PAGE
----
When IBM brought out the /360 mainframe in 1964, one thing that took some getting your head around was processing Condition Codes.
Many operations set a “condition code” which indicated the result of the operation and which could be tested by a Branch-On-Condition instruction:
BC xx,yyyy = Branch to yyyy on Condition xx
Part of the problem was syntax – the term “Condition Code” had two meanings:
IBM at it’s best
This special system was built specifically for NYSE to report trading data.
Two /360 Model 50s, RPQ’d to function like Model 65s.
RPQ’d to use Channel-to-Channel to signal each other
RPQ’d to fetch from LCS
LCS non-volatile memory, configured:
or 4megs simplex
or two separate 2-meg units.
RPQ’d to feed the LCS’s 4-byte memory fetch to accomodate the /360-50’s 2-byte memory fetch. Continue reading
I joined IBM in 1963 and began working on Unit Record installations (punch card equipment). I found the work sometimes challenging but always enjoyable, as I’ve noted elsewhere in this thread. I moved from a sales office to a datacenter in the TimeLife building in NYC. In addition to the datacenter, IBM had an education center and part of Systems Development Division. In the datacenter, I learned the 1401, 1460, 7090, 7044 and 7044/94 Directly Coupled System which used the 7044 as a front-end for I/O and job scheduling and let the 7094 devote itself to number crunching.
When the System /360 was announced in April 1964, we were all given a day’s “training” but only the senior Systems Engineers really got their hands on the new system initially. I recall all of us being puzzled about how the /360 could have 16 Condition Codes expressed with only two bits. It took awhile to get our heads around that and it still confuses people new to the hardware. Continue reading
When I worked for SIAC, the IT subsidiary of NYSE/AMEX, we used to keep an MVT Abend Dump around to use when interviewing prospective programmers and Systems Programmers.
We’d hand the dump to prospects and wait for their reaction. The guys who said, “The program bombed”, without looking deeper were immediately crossed off our list. We finally interviewed a guy who spent 10 minutes examining the code and scratching his head before admitting, “I can’t figure it out. It’s impossible. That failure couldn’t have been caused by that instruction”.
….but I found it hilarious. Continue reading
In April 1964, IBM announced the System /360, an entirely new line of mainframes. It was a complete replacement for their existing hardware and all mainframe users were expected to move to the new platform. To ease the transition, they implemented various emulators but it was still a massive undertaking for both IBM and their customers.
I spent about 50 years working on IBM mainframes and I wish the Wintel world were as easy to master as the mainframe world. Today’s CISC mainframes have a much larger instruction set than Intel systems. This means there’s a lot more to learn but it also allows the code to be much cleaner, elegant and coherent and by reducing the number of instructions, reduces the logical complexity of programs and thus reduces errors. Coding in Assembler does require a knowledge of the hardware as well as the principles of programming and logic. I’d venture to say that if all the people coding high-level or scripting languages had to understand their hardware at the instruction level, most would be doing something else for a living.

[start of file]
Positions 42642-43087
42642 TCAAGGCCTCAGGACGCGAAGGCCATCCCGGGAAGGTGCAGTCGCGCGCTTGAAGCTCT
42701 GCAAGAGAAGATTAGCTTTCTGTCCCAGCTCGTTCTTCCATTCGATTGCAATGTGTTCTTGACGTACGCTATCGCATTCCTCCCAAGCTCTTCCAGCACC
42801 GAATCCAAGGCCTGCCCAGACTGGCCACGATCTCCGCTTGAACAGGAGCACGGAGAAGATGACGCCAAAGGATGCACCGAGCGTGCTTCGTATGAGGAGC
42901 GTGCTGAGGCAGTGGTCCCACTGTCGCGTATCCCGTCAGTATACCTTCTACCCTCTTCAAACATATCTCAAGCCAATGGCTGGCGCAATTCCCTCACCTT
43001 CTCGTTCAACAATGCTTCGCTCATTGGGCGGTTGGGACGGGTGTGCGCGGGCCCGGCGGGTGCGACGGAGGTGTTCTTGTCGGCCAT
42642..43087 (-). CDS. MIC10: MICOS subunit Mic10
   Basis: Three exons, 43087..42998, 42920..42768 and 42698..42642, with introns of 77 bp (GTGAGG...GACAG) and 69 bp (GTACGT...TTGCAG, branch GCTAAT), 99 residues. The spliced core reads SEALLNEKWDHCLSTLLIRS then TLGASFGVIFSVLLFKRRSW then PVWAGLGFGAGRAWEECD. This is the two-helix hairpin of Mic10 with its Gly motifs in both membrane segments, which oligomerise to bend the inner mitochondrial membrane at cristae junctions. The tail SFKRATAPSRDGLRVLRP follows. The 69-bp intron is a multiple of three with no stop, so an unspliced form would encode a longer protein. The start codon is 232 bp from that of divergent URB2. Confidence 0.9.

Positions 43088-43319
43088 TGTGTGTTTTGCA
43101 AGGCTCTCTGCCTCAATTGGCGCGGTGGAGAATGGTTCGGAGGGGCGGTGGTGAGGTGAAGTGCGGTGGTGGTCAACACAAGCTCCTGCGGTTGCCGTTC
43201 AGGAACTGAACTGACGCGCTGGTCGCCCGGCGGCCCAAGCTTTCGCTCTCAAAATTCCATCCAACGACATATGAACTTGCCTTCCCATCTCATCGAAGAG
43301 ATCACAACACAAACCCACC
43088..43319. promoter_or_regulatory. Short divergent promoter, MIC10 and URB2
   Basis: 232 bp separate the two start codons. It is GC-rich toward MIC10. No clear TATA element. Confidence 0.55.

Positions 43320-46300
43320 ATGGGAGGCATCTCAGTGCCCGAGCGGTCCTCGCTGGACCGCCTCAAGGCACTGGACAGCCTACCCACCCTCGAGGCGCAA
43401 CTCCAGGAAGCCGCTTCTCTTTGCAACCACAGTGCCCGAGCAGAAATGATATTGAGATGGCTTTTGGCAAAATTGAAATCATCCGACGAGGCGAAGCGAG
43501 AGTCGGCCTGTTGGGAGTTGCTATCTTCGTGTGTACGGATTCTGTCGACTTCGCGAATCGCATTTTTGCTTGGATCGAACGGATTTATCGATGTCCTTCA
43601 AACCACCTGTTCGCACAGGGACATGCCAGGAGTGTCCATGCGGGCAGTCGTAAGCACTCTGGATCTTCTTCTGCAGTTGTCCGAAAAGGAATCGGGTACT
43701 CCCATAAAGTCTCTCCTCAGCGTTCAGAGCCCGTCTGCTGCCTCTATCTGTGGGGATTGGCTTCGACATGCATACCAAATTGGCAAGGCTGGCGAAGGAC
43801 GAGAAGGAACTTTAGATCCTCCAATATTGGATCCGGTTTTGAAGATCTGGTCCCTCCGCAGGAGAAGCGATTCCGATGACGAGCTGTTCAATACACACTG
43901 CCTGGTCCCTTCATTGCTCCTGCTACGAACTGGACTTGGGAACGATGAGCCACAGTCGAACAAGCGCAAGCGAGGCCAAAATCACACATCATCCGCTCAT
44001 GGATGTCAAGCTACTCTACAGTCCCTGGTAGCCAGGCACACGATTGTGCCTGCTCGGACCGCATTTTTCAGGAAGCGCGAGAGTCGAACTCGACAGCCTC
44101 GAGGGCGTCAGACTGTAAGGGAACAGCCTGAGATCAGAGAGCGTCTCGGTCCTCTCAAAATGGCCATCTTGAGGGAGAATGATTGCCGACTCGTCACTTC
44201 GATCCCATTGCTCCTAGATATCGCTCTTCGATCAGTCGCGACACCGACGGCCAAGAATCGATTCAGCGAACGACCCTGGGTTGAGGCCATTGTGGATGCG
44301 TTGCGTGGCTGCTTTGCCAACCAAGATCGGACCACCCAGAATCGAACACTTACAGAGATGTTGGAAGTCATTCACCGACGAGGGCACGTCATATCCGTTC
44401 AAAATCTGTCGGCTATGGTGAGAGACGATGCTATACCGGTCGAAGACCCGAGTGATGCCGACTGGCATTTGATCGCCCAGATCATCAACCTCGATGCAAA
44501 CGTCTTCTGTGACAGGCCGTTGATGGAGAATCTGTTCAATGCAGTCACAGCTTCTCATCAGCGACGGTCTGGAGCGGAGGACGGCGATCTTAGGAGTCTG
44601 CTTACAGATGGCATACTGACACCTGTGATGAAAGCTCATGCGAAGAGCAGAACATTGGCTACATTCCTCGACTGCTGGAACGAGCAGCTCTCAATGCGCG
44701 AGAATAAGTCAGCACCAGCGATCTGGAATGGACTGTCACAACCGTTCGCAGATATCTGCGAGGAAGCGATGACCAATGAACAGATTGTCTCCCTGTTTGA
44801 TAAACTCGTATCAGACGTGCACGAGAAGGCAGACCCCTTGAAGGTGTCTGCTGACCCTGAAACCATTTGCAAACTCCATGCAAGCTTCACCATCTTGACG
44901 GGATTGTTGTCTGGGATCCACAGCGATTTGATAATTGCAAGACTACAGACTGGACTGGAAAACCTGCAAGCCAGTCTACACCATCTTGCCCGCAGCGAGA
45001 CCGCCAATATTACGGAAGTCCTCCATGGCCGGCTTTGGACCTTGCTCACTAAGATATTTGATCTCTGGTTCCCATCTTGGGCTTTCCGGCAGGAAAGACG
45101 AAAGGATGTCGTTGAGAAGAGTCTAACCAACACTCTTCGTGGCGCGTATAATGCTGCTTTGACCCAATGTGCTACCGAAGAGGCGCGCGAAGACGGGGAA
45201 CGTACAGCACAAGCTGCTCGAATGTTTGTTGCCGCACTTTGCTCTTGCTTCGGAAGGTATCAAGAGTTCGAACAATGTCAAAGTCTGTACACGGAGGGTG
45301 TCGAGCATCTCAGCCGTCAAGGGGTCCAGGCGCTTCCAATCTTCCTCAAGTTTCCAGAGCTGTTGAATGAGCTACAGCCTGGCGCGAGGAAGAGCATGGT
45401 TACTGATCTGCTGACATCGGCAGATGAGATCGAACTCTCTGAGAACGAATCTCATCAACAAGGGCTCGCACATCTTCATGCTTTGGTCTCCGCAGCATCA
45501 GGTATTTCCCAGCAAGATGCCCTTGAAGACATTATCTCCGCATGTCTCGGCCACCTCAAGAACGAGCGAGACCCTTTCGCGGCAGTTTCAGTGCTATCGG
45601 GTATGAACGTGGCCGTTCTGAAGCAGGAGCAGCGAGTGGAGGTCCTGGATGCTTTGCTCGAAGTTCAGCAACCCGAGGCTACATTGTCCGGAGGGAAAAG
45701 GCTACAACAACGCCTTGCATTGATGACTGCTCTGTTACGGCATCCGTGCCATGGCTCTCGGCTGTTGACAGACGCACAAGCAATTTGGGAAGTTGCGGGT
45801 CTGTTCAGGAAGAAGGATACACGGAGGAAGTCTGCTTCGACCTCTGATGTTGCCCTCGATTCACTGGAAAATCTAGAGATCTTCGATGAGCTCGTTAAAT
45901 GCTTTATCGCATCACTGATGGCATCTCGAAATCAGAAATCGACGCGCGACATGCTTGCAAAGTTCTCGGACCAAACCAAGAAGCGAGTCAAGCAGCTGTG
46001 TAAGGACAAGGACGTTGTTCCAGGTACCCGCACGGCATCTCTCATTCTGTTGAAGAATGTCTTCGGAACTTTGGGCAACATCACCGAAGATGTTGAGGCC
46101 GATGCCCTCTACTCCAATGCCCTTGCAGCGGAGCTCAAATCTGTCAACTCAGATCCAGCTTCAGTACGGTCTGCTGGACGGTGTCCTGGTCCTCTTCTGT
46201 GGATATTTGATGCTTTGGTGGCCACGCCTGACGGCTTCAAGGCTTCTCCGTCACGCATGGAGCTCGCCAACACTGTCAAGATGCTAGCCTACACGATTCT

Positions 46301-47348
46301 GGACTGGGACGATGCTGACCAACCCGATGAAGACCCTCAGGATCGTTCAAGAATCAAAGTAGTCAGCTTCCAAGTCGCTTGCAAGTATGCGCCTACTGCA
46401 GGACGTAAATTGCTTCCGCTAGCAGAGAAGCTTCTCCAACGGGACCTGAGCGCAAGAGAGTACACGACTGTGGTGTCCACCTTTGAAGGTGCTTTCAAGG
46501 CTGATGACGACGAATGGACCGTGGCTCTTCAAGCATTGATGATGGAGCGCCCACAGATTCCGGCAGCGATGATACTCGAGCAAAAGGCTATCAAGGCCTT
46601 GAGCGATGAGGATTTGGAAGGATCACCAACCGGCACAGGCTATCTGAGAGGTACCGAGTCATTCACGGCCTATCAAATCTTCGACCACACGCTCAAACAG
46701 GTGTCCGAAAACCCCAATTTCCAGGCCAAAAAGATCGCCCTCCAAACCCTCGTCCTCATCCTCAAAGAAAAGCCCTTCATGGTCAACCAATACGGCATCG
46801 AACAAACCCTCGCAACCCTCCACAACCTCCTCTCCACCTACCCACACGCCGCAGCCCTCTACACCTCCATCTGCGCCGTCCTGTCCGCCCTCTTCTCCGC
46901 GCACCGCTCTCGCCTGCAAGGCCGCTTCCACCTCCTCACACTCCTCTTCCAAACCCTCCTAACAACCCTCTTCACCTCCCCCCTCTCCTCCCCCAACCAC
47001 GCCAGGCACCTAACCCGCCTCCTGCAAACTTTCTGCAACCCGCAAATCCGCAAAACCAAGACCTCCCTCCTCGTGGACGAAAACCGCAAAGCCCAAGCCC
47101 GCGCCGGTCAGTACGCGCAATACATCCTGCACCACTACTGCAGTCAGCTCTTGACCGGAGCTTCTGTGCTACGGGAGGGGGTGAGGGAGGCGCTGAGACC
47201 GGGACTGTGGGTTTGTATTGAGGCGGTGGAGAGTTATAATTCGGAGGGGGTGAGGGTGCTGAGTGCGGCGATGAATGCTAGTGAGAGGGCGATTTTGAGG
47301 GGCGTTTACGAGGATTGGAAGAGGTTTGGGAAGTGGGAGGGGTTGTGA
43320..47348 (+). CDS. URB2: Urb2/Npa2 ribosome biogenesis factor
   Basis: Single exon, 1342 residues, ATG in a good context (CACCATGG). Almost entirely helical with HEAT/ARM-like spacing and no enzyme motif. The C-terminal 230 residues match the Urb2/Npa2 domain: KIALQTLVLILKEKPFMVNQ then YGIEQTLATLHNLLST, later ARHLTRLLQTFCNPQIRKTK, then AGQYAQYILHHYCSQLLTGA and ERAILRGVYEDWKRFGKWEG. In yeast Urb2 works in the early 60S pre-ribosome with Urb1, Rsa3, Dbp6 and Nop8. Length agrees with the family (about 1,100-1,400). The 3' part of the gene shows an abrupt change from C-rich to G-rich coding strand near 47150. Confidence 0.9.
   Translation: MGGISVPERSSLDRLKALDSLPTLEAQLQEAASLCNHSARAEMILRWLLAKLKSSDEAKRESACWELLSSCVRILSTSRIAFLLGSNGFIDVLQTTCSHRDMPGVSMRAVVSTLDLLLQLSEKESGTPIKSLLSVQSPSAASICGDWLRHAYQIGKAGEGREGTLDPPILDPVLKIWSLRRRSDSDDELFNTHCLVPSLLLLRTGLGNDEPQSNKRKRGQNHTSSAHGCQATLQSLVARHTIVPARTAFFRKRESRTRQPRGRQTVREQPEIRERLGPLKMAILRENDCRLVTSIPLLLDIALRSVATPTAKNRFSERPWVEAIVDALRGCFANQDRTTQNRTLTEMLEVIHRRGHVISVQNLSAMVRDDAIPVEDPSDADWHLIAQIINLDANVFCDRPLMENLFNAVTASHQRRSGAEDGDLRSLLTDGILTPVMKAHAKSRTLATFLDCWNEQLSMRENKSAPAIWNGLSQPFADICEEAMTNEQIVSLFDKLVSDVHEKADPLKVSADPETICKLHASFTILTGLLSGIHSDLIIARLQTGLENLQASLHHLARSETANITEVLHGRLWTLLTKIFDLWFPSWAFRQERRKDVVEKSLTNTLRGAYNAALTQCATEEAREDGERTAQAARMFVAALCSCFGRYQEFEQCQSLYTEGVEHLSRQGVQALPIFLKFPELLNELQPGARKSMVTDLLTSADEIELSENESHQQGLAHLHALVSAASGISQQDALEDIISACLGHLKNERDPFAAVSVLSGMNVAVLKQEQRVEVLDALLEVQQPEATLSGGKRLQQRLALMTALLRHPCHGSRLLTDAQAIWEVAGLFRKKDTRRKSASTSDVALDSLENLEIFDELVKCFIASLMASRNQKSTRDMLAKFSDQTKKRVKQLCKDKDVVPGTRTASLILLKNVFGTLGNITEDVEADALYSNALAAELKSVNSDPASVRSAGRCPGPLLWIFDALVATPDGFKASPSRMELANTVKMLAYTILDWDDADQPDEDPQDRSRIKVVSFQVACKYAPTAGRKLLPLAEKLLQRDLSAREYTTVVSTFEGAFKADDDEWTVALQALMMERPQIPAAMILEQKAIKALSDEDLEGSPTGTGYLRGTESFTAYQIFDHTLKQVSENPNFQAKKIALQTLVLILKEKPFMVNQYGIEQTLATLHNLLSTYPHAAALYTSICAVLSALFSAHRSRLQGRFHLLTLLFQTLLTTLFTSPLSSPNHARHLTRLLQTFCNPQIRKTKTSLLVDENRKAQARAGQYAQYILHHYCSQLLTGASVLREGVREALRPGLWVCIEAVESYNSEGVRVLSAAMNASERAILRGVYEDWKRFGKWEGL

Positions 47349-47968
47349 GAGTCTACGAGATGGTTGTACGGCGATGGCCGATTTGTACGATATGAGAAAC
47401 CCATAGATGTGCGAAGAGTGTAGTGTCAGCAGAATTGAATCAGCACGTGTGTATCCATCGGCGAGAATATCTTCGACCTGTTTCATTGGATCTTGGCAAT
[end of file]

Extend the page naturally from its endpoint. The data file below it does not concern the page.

In the Wintel world, it’s not uncommon for a new release of the Operating System to ‘break’ programs that previously worked. Given that users are running both Microsoft and third-party code, it’s understandable that problems crop up. IBM’s mainframe OS, on the other hand, has a reputation for being 100% backward compatible. A program that would run on OS PCP 1.0 will run on the latest zOS version. This is because IBM puts a LOT of effort into making sure new code is compatible with old code.
In 50+ years of working with the OS, I’ve only known of one upgrade that broke anything, when the logic of Write-To-Operator and Write-To-Operator-Reply functions changed. And that problem could be fixed by a simple re-assemble or re-compile, as long as the programmers were using IBM’s coding tools. Continue reading
I began working for IBM in 1963, on Unit Record accounts, and there was as much fun and challenge in wiring a 604 or 403 board as trying to stuff a 13K program into a 12K 1401 or debug the various releases of software for the S/360. I spent 5 years at IBM, then 5 more years at a software house, a year freelancing, then 24 years at NYSE and its subsidiary SIAC. From 2000 to 2013 I worked at HealthQuest.
From 1968-1972, I worked for Complex Systems, a software house specializing in TP code. I did application programming but spent most of my time doing Systems Programming, Systems Engineering and Systems Design.
NYSE was one of our primary clients and I consequently spent a lot of time on the 1/2 floor overlooking the machine room at 11 Wall St. I admit to being a bit of a maverick, including my attire. I was particularly noted for a dark blue ‘western-cut’ suit, navy blue Stetson and black cowboy boots (which got me christened ‘Midnight Cowboy’).
Some equipment arrived in bubblewrap and I laid out a stretch of it about 2 feet wide and 15 feet long, just outside the control center and the offices of the VP in charge. I did my best impression of a flamenco dancer, pounding my way poppingly down the corridor, ending with a grand flourish right outside the VP’s door.
My ‘ta da!’ moment was somewhat dimmed by the discovery that the VP was entertaining an Executive VP whose jaw dropped in shock at my dramatic performance. Right then I was very glad to be a consultant rather than an employee. 😀